The next major titles in the calendar are MULAN and TENET both dated on July 24. The number of releases from a major studio in the calendar for Mexico has declined from 105 in 2019 to 68 in 2020. In 2019, 58 titles were released during Quarters 1 and 2. This year Q1 released 22 titles and Q2 has released zero titles due to the closures. The number picks up during Quarters 3 & 4 to total 46 titles vs 47 in 2019.
There has also been significant loss to the number of local titles dated for 2020. In 2019, 21 local titles released during Q1, 26 each in Q2 and Q3 and 37 in Q4 totaling 110 titles for the year. This year we had 14 local titles in Q1, 2 titles in Q2 (dated after June 15) and currently just 8 titles each dated in Q3 and Q4, totaling 32 titles for the whole year.
Given the lack of product compared to previous years and taking into consideration audience’s willingness to return to cinemas, we needed to calculate a re-opening market percentage that would reflect these differences in the current market to historical years. We calculated this to be 10% of the historical average for the same date.
To get from this re-opening percentage to our end of year (EOY) prediction we calculated a reasonable rate of recovery, that is, the rate at which weekly grosses will increase and is effectively a measure of consumers’ willingness to return to the cinema. We believe that this is likely to be product driven and will continue steadily, reaching a return to full confidence by the end of the year. Our Lead Data Scientist, Dr Iain Rodger created a model that takes us from our re-opening percentage to an end of year total. This uses the EOY expected drop, re-opening market percentage and the 5-year average GBO per week to estimate the corresponding growth rate.
We addressed capacity restrictions by employing social distancing day caps. More information on how we have calculated the caps can be found here. The calculation in part uses an assumption around seating restrictions within in the auditorium. In this instance, The National Chamber Of The Film Industry (CANACINE) has proposed a ‘Sitting Chessboard’ seating arrangement which allows for a higher maximum occupancy level than we accounted for in the assumption specified in the article. We have therefore modified this calculation accordingly and come to the following social distancing models: strict (each day capped at MX$44.9m); moderate (MX$62.8m cap); and relaxed (MX$94.3m cap).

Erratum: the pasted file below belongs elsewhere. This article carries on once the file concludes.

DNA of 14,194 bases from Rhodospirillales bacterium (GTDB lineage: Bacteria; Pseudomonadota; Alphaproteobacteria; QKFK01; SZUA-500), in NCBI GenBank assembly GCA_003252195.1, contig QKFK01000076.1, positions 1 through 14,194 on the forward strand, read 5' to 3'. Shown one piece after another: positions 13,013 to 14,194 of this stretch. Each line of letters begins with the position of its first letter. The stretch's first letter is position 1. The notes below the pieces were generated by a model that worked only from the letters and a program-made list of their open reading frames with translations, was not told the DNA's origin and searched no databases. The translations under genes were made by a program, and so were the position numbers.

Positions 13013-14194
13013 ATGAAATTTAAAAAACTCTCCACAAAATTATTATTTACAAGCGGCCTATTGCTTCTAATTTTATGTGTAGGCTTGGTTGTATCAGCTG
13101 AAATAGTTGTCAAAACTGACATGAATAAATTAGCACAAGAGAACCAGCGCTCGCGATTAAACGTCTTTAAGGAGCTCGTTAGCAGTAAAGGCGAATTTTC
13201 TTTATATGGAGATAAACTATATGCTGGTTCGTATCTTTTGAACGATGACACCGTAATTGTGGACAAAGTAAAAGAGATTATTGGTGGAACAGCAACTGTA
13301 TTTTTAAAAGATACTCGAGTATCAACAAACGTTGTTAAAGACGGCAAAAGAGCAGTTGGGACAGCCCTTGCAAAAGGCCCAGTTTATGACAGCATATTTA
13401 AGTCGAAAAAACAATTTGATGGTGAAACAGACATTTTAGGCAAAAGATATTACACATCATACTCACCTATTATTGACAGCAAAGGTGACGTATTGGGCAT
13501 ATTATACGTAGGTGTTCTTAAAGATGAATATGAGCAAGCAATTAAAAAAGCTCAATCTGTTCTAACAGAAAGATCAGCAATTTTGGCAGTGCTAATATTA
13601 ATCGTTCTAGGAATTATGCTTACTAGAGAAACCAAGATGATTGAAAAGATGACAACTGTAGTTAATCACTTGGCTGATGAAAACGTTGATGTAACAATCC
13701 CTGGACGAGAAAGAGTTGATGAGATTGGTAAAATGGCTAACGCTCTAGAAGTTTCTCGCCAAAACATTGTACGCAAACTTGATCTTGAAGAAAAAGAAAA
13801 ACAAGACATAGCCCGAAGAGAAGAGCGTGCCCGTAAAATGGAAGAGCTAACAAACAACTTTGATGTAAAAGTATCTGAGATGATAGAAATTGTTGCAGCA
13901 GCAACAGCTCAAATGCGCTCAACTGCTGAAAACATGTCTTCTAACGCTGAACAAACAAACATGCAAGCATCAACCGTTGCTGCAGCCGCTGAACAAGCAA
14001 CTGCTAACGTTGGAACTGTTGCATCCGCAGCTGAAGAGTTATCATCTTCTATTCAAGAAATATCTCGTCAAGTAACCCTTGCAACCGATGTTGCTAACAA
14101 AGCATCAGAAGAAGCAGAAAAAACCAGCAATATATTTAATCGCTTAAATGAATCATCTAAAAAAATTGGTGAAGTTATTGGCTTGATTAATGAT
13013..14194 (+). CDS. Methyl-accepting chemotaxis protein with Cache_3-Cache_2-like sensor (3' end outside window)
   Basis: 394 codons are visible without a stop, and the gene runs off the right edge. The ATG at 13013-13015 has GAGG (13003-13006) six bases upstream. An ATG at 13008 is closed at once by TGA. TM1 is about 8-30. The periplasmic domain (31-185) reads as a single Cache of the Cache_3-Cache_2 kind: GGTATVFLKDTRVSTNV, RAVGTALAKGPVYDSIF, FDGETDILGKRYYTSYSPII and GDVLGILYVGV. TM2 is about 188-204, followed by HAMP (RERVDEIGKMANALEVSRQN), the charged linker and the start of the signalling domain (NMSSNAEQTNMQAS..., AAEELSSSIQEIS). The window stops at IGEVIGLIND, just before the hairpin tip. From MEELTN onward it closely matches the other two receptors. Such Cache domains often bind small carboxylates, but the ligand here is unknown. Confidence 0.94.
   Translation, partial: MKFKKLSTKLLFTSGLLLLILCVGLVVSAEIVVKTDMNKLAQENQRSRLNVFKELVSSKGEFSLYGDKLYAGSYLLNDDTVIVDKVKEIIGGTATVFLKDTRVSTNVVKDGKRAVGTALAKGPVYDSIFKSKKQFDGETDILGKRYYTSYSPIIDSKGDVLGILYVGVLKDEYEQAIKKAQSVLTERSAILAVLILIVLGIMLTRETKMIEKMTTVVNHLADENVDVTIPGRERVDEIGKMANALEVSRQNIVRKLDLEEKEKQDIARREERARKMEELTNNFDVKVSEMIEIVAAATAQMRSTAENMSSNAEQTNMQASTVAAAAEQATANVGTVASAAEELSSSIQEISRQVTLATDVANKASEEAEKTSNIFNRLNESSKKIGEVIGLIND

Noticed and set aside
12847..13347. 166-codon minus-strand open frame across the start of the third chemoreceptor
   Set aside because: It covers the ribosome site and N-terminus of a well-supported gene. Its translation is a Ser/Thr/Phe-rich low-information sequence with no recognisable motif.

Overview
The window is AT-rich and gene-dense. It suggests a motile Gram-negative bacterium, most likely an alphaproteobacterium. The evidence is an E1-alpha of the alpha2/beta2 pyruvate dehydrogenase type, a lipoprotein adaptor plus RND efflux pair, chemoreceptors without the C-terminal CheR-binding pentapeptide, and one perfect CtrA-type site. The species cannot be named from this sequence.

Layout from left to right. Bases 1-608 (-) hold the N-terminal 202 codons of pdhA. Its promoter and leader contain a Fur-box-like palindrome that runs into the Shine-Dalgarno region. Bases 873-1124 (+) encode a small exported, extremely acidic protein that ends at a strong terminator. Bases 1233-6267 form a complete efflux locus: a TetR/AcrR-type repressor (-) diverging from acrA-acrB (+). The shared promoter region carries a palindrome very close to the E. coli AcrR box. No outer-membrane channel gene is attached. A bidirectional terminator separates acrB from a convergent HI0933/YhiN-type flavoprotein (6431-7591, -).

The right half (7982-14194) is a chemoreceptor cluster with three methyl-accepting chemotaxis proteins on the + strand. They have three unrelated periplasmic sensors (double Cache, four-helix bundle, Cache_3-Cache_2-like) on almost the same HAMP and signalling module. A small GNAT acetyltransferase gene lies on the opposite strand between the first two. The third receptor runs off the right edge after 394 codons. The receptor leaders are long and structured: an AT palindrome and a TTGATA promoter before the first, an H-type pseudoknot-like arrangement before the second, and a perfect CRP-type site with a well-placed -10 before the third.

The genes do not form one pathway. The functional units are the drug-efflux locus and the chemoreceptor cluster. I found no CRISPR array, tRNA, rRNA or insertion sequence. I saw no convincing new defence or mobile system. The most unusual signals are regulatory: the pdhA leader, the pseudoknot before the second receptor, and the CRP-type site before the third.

- Strict: If strict social distancing measures were applied everyday between July 1 – December 31 (so every day capped at MX$44.9m), and every single day reached that cap, 2020’s maximum potential would end up 31.18% behind the average annual GBO.
- Moderate: If we incorporated our moderate cap of MX$62.8 million a day from October 1 to December 31 the years maximum potential would improve and sit 21.07% behind the annual average GBO.
- Relaxed: Finally if we incorporated all 3 caps from July to the end of the year (so strict July 1 – Aug 31, moderate Sep 1 – Oct 31, relaxed Nov 1 – Dec 31) the year would sit 5.98% behind the annual average GBO.
These scenarios include the MX$2.9 billion grossed in Q1, plus the maximum that could be achieved in Q3 and Q4. Of course, we recognize that it is extremely unlikely that every day will hit its daily cap, but these scenarios serve to give us a starting point to work with.
Based on Mexico’s early implementation of lockdown and the latest guidance regarding occupancy and seating restrictions, we have implemented moderate social distancing measures from July – August (MX$62.8m) and relaxed social distancing measures between September – December (MX$94.3m) into FORECAST.
With these parameters in place, Q3’s share of box office reduces from 18.6% (calculated from our estimates) to 16.6%. Q4 is estimated to achieve just over the average for that quarter with 24.6%. This indicates that we may be over maximum capacity for Q3 but still have room in Q4. Incorporating our totals for Q1, Q2 and Q4, and assuming that Q2 will be lost in the worst case scenario, 2020 would be expected to reach is MX9.61 billion, 41.0% behind the average (providing that every day met its maximum potential).
We will reach Stage 2 (crossing over MX$8.4m for the day) on Saturday July 4 during the opening week of BLITHE SPIRIT. Stage 3 (MX$193m for the week) is achieved the week of August 7, the opening week of THE SPONGEBOB MOVIE: SPONGE ON THE RUN. We surpass Stage 4 and Stage 5 (MX$323m / MX$390m for the week) in the week of October 30, the opening week of BLACK WIDOW. This result supports our initial belief that recovery is likely to be driven by major titles.
Of course, this prediction for the EOY and the 5 Stages relies on several changeable factors which we will continue to monitor throughout the year and adjust our predictions accordingly.